• Elimination of ancillary services such as public education, juvenile firestarter program, etc.
    • Contract city services would need to be re-negotiated to maintain current level of services
    • Community Risk Reduction as an on-going initiative would be drastically reduced, as it requires a robust Fire Prevention Program that includes prevention programs, construction planning/inspection services, arson investigations, pre-planning and public outreach for stakeholder investment

Service Zone Map


About SBCFPD

The San Bernardino County Fire Protection District is an all-risk/full-service fire department committed to providing the highest level of service in the most efficient and cost-effective manner. At 20,160 square miles, San Bernardino County is the largest county in the continental United States and our jurisdiction protects 19,293 square miles; with diverse environments that stretch from the Los Angeles, Riverside and Orange County borders to our south and west, the Colorado River and Arizona to the east, to the Nevada State line and Kern and Inyo counties on the north. In the middle lies the snow-capped San Bernardino mountain range. We are the local fire department for over 60 communities, from rural towns to major cities, and all the unincorporated areas of the county.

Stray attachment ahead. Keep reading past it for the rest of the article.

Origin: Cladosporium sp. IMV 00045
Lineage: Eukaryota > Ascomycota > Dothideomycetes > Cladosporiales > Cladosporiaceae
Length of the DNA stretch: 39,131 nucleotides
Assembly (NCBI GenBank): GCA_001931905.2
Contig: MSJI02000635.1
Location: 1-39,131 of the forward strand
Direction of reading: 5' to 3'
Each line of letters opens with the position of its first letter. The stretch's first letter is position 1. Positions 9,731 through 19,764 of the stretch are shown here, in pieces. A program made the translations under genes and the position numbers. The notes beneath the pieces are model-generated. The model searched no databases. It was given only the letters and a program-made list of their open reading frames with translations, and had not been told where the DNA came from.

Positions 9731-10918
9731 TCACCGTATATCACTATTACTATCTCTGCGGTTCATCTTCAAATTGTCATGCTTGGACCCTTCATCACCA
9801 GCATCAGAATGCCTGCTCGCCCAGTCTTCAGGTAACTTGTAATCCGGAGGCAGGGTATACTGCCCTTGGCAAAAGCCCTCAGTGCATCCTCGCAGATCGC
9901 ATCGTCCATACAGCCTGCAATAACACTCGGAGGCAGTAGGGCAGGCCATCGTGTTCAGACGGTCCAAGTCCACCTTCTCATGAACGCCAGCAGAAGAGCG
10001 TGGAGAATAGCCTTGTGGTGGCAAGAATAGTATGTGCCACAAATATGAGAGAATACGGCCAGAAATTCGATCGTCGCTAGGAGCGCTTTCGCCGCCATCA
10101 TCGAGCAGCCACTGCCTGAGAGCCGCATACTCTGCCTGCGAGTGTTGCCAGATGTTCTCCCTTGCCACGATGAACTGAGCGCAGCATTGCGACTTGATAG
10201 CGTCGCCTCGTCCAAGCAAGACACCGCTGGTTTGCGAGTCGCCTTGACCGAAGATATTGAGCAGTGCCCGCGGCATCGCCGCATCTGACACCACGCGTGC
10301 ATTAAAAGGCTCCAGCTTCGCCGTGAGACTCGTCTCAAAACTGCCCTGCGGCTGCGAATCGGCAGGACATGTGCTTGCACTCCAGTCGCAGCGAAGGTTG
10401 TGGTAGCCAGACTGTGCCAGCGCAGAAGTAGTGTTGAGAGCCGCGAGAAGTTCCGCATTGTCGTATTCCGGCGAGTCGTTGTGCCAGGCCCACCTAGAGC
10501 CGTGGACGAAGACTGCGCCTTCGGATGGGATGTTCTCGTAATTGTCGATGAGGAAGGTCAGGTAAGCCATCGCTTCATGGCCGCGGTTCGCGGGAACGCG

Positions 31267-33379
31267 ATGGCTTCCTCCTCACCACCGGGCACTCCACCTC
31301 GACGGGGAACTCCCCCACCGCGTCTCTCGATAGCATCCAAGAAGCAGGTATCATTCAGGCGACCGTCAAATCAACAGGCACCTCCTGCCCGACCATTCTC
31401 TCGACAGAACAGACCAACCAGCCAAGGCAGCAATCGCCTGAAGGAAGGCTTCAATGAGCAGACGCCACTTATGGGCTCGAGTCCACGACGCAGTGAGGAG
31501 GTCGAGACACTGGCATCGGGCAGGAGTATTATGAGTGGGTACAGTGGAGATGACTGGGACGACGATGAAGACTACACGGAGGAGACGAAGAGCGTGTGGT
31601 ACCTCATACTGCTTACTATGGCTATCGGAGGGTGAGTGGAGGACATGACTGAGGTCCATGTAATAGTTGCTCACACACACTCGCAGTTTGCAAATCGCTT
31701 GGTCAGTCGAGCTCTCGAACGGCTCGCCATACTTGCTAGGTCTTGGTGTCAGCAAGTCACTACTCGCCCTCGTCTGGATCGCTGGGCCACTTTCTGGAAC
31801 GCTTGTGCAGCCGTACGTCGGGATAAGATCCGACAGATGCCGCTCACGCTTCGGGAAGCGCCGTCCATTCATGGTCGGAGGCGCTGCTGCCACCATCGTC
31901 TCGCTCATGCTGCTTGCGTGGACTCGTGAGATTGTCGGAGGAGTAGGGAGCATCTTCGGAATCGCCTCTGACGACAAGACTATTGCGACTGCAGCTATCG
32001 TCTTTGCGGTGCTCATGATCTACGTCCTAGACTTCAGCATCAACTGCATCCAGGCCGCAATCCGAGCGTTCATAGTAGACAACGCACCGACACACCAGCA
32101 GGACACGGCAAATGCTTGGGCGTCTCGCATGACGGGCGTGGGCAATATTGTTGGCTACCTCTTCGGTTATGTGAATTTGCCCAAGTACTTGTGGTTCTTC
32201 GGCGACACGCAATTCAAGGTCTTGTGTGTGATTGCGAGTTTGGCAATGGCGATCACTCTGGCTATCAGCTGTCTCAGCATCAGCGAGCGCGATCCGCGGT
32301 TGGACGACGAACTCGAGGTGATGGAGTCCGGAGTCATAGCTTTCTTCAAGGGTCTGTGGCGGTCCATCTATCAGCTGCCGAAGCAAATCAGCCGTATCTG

The SBCFPD is the largest provider of Advanced Life Support (ALS) Emergency Medical Services in the County with over 394 Suppression Paramedics and 186 Suppression EMTs. The SBCFPD is also the second largest provider of ambulance transport services in the County with nearly 100 non-safety Ambulance Operators. SBCFPD deploys 14 full time Advanced Life Support ambulances daily. SBCFPD also has three Basic Life Support ambulances upstaffed in remote areas as needed.


SBCFPD responds to:

Aircraft Incidents Forest Fires Narrow or Blocked Access Swift Water Rescue
Big Rig Fires Hazardous Materials Incidents Off Road Incidents Traffic Collisions
Business Inspections High Angle / Tower Rescue Over the Side Rescue Vegetation Fires
Cave Rescue Ice Rescue Overgrown Roadways Water Rescue
Cliff Rescue Medical Aid Railcar Incidents Wilderness Rescue
Commercial Structure Fires Mine Rescues Residential House Fires And many others
Fire Cause Investigation Multi-Casualty Incidents Snowcat Responses